A total of 27 irrigation water samples were taken from the inlet of the irrigated plots on the date of sowing and during the mid-growth stage of wheat. Using a wetting front detector, leaching water samples were taken based on the growth stage of wheat. The act of sucking up the leaching water below the root zone began when the participating farmers ended irrigation and the deep detector WFD indicator started popping up. A total of 108 such samples were collected during the irrigation season. Rainwater data were collected from the meteorological station whenever it rained in the experiment area during the irrigation period. All the water samples—irrigation water, leaching water and rainwater—were transported to the laboratory within 24 hours. They were analyzed for total nitrogen, phosphorus and available potassium concentration at the Amhara Design and Supervision Works Enterprise (ADSWE) laboratory using an Aqualab photometer integrated with a Palintest analysis system.

Sampling for above-ground biomass and wheat grain yield was randomly carried out. We used a 0.5 x 0.5 m quadrant to mark three sampling points in each farm plot, thereby collecting a total of 27 composite samples. Grain yield was determined by converting the bag measure smallholder farmers use into kilograms per hectare. The weight of the biomass was measured using a sensitive balance in each quadrant and converting into the standard unit. Analysis of the concentration of nitrogen, phosphorus, and potassium was conducted at ADSWE and the laboratory of the Bahir Dar Institute of Technology (BIT) following standard lab procedures.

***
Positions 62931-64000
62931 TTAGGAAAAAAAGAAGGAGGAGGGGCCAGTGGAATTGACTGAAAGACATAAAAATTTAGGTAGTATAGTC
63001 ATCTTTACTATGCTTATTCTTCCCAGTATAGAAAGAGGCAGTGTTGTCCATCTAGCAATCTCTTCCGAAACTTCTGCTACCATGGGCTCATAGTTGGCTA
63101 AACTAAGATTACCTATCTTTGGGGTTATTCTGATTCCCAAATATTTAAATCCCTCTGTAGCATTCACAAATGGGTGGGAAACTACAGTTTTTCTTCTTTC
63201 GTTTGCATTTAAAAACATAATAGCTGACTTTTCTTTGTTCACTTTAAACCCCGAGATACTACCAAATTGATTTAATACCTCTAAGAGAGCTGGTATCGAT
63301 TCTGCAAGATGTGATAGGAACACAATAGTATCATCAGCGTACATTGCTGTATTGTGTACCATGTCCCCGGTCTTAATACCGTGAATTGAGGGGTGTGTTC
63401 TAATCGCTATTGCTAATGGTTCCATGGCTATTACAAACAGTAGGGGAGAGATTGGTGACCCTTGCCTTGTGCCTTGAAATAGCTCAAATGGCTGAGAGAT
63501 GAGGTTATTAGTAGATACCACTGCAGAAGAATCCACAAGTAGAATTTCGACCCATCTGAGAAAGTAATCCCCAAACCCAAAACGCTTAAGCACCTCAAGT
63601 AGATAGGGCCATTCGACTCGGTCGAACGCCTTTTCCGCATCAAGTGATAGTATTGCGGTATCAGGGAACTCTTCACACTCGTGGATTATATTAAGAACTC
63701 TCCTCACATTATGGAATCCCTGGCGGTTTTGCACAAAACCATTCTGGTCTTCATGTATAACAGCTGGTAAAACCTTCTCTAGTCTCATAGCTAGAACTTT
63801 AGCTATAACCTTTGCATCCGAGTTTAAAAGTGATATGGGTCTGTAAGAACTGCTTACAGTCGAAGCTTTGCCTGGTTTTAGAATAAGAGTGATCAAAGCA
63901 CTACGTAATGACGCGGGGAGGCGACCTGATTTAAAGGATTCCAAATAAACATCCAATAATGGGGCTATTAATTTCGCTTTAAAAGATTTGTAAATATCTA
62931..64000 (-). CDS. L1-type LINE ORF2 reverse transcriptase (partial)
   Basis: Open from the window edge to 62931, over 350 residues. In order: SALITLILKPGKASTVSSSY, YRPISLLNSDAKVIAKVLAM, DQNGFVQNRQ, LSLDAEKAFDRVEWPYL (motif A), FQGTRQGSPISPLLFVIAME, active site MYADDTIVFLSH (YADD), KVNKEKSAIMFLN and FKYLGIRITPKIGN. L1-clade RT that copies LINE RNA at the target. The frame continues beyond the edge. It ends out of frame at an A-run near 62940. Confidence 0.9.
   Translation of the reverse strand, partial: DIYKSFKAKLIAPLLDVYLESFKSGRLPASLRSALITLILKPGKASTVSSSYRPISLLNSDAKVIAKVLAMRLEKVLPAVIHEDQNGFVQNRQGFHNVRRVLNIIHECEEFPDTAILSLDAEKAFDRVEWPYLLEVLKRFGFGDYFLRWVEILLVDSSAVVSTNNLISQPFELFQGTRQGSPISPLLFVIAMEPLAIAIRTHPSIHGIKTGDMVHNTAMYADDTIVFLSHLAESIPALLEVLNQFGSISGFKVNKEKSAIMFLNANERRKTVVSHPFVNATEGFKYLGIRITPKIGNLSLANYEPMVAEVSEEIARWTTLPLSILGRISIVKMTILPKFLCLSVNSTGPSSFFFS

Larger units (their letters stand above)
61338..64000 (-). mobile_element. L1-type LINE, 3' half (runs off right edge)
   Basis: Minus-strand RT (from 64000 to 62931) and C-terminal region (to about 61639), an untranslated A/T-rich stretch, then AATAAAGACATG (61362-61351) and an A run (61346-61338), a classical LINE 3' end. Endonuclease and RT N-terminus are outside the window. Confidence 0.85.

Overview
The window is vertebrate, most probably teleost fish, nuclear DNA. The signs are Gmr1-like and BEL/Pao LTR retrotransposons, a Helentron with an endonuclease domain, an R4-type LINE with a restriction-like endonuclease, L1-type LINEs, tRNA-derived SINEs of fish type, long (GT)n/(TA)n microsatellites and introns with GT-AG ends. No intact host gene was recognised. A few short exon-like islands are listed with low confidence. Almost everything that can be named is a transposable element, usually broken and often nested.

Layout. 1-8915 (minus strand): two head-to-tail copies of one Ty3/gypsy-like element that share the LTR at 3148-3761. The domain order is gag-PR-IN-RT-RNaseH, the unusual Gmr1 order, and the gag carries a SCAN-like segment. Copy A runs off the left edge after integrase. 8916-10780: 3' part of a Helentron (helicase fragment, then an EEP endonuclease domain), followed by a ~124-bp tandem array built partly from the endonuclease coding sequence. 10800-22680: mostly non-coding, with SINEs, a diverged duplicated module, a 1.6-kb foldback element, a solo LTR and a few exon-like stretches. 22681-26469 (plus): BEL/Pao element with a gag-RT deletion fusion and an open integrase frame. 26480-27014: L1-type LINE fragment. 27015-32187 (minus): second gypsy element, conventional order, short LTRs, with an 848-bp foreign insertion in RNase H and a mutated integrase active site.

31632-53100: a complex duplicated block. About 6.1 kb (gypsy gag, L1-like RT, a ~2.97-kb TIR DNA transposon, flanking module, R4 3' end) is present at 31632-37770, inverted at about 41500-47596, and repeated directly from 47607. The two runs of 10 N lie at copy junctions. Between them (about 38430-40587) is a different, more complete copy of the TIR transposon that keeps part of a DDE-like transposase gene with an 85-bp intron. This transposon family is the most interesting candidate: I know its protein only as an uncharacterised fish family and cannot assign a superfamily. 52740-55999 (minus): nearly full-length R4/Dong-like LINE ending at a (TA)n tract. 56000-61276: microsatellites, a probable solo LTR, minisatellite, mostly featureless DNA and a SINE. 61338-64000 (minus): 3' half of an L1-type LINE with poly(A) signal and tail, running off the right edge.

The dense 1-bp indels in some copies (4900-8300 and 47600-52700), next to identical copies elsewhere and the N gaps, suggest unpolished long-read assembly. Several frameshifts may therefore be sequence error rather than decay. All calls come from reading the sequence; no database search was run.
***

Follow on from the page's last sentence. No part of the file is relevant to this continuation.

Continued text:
Irrigation water productivity

The depth of water application by each farmer was calculated as the volume of irrigation water applied using a V-notch weir divided by the area of the experimental plot. Mathematically, this can be stated as: (2) where h = depth of water application (m)

v = volume of water applied (m3)

A = area of test plot (ha)

Irrigation water productivity is the total yield produced divided by the amount of irrigation water applied during the irrigation period. While several factors—such as crop management, soil preparation, soil type, variety of crop and climate—influence water productivity [13], for the purposes of this research, they were taken as constant for all the treatments in our study.


Partial nutrient balance

The nutrient balances of nitrogen (N), phosphorus (P) and potassium (K) were calculated as the difference between the sum of inputs and outputs, as shown in Eq 4. (4) where, ∑Nin represents the input (kg ha-1) of N, P and K

Nout is the output (kg ha-1) of N, P and K

ΔNst is the change in N, P and K storage (kg ha-1)